On the 9th February 2017, I had an idea. I’d been thinking a lot about communities – both online and offline – and it struck me that there were few places I could go to talk about activism. I don’t just mean the odd Twitter thread here or there, I mean really talk about activism. There was nowhere I could go to talk about how scared I was, how tired I was, how desperate I was to change the world. Nowhere to go for support AND practical ways to fight the terrifying rise of fascist and alt-right rhetoric and politics. So on the 9th February 2017, I had an idea. I had an idea for the Anti-Fascist Babe Club. While sat on the train for my morning commute, I scribbled down a rush of ideas and thoughts for the community I was so desperately seeking. On 13th March 2017, the…

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If you spend any time at all on the internet, you’ve probably heard of Zoe Sugg, AKA Zoella. You might not watch her videos or read her blog, but you’ve probably at least heard (or read) her name somewhere. She’s kind of a Big Deal. In case you haven’t heard of her, or you have but aren’t quite sure who she is and what she does, Zoe is a young British online personality. What started out as a beauty blog quickly evolved into a YouTube channel with over 11 million subscribers, a beauty and homeware range, and a book series. But not just any old book series – no, Zoella’s debut novel was the fastest selling debut novel of all time. Ever. Quite an achievement. Since shooting to fame that reaches beyond the sphere of YouTube, Zoe has received quite a lot of criticism. As mainstream media’s face of YouTube,…

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If you read my March Goals post, you’ll know that I’m trying to write more this month, which means I’ve been thinking about the art of writing a lot lately. Specifically, I’ve been thinking about why I write. I read interviews with other authors and writers and bloggers and creators, and more often than not they talk about having to write. Not writing is not an option. It’s as if the words will flow out of them, whether they want to or not. That sounds great. It certainly sounds like a great interview answer – an answer that can be quoted and re-tweeted and put on motivational posters to be sold on Etsy. Unfortunately, that’s not why I write. And for a long time I thought that made me a bad writer. A fake writer. A not-a-real writer. I thought that because all these successful wordsmiths describe writing like a…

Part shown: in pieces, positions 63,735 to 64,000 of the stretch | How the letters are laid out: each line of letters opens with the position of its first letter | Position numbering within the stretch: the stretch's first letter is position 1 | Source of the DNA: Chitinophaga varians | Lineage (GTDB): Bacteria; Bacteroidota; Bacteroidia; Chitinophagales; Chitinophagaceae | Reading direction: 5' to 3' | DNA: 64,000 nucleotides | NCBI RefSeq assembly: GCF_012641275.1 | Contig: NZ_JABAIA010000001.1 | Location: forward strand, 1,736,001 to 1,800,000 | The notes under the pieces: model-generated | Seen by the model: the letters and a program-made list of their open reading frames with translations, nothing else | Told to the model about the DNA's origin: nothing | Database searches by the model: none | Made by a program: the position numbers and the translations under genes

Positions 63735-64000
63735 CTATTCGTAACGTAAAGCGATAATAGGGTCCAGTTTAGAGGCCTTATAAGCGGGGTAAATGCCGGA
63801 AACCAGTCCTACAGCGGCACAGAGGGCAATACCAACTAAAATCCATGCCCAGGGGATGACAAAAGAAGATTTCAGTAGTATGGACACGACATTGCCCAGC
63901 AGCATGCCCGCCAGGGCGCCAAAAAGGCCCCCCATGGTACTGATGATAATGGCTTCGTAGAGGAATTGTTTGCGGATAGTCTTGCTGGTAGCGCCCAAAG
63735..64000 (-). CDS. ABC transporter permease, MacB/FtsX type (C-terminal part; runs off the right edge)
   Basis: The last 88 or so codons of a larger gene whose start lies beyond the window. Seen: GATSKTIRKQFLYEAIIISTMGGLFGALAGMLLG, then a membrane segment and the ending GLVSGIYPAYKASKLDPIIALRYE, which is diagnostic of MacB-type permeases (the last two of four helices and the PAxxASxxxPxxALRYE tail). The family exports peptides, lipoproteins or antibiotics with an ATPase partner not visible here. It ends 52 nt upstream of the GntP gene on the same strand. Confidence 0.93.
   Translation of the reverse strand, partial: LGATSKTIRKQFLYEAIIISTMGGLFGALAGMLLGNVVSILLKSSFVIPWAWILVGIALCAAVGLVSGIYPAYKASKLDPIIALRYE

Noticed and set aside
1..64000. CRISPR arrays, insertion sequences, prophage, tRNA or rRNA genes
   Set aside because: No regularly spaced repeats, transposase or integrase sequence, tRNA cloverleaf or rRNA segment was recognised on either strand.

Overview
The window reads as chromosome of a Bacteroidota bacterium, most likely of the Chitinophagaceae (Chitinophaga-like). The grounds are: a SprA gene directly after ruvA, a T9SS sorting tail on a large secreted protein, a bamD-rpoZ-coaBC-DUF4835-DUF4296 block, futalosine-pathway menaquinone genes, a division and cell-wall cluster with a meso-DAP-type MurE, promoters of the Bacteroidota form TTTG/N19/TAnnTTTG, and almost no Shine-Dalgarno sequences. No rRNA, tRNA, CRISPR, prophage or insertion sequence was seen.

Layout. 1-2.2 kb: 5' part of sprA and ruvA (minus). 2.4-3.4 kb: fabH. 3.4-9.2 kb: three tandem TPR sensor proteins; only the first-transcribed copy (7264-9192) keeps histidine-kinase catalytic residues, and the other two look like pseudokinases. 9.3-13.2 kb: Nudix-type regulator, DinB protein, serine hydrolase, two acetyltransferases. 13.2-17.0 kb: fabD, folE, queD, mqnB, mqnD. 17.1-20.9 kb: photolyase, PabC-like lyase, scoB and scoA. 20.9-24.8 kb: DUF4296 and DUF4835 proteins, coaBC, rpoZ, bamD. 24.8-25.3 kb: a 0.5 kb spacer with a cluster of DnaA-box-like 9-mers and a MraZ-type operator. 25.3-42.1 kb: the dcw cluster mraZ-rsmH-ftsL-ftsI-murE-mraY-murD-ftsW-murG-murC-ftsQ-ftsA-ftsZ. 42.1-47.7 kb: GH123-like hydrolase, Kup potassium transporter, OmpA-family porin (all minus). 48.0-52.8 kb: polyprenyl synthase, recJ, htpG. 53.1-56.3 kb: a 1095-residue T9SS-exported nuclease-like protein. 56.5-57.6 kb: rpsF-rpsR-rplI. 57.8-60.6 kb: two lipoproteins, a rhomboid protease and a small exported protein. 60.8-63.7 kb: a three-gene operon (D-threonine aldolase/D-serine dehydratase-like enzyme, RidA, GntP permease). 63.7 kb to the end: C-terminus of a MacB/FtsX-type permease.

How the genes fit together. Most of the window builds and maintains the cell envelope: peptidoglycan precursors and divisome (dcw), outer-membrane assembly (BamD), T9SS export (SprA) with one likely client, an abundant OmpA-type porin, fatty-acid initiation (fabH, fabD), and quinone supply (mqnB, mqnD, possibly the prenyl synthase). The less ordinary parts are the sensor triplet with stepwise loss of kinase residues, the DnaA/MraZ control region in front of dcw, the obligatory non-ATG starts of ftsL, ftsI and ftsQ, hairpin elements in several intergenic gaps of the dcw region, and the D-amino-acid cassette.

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Today’s blog post is all about body confidence and disability, and it is written by the wonderful Shona, from shonalouise.com. Shona is disabled, and isn’t afraid of talking openly about her disability and the ableism she faces. I hope this blog post sheds a little light on a rarely talked about issue within the body confidence movement.  Body confidence and positivity are things that have been encouraged a lot more in the past few years, especially by bloggers, and it’s something that I’m totally behind especially as I’m a disabled blogger that has struggled with body confidence because of my disability. But there’s a side of body positivity that I’ve felt uneasy about for a while, a side that excludes disabled people like myself. Liv has kindly let me talk about body confidence and disability today on her blog and I just want to take a moment to say that Liv…

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I’ve got a terrible secret. I’ve always known that one day, I’m going to be breathtakingly successful. Which isn’t the sort of thing you’re supposed to admit as a woman. I know this because I’ve listened to countless interviews with other successful women, and the one thing they have in common is that they never saw it coming. They never dreamed in their wildest dreams that they’d be where they are now. This was all so unexpected. But me? I’ve always known, deep down in the pit of my stomach, that I’m destined for success. Maybe it’s the dreamer in me, who’s always had a penchant for imagining what the impossible would feel like. Or maybe it’s the performer in me, who’s always loved trying on other people’s lives. It’s certainly the privileged middle class white girl in me, who grew up being told she could do anything and be…

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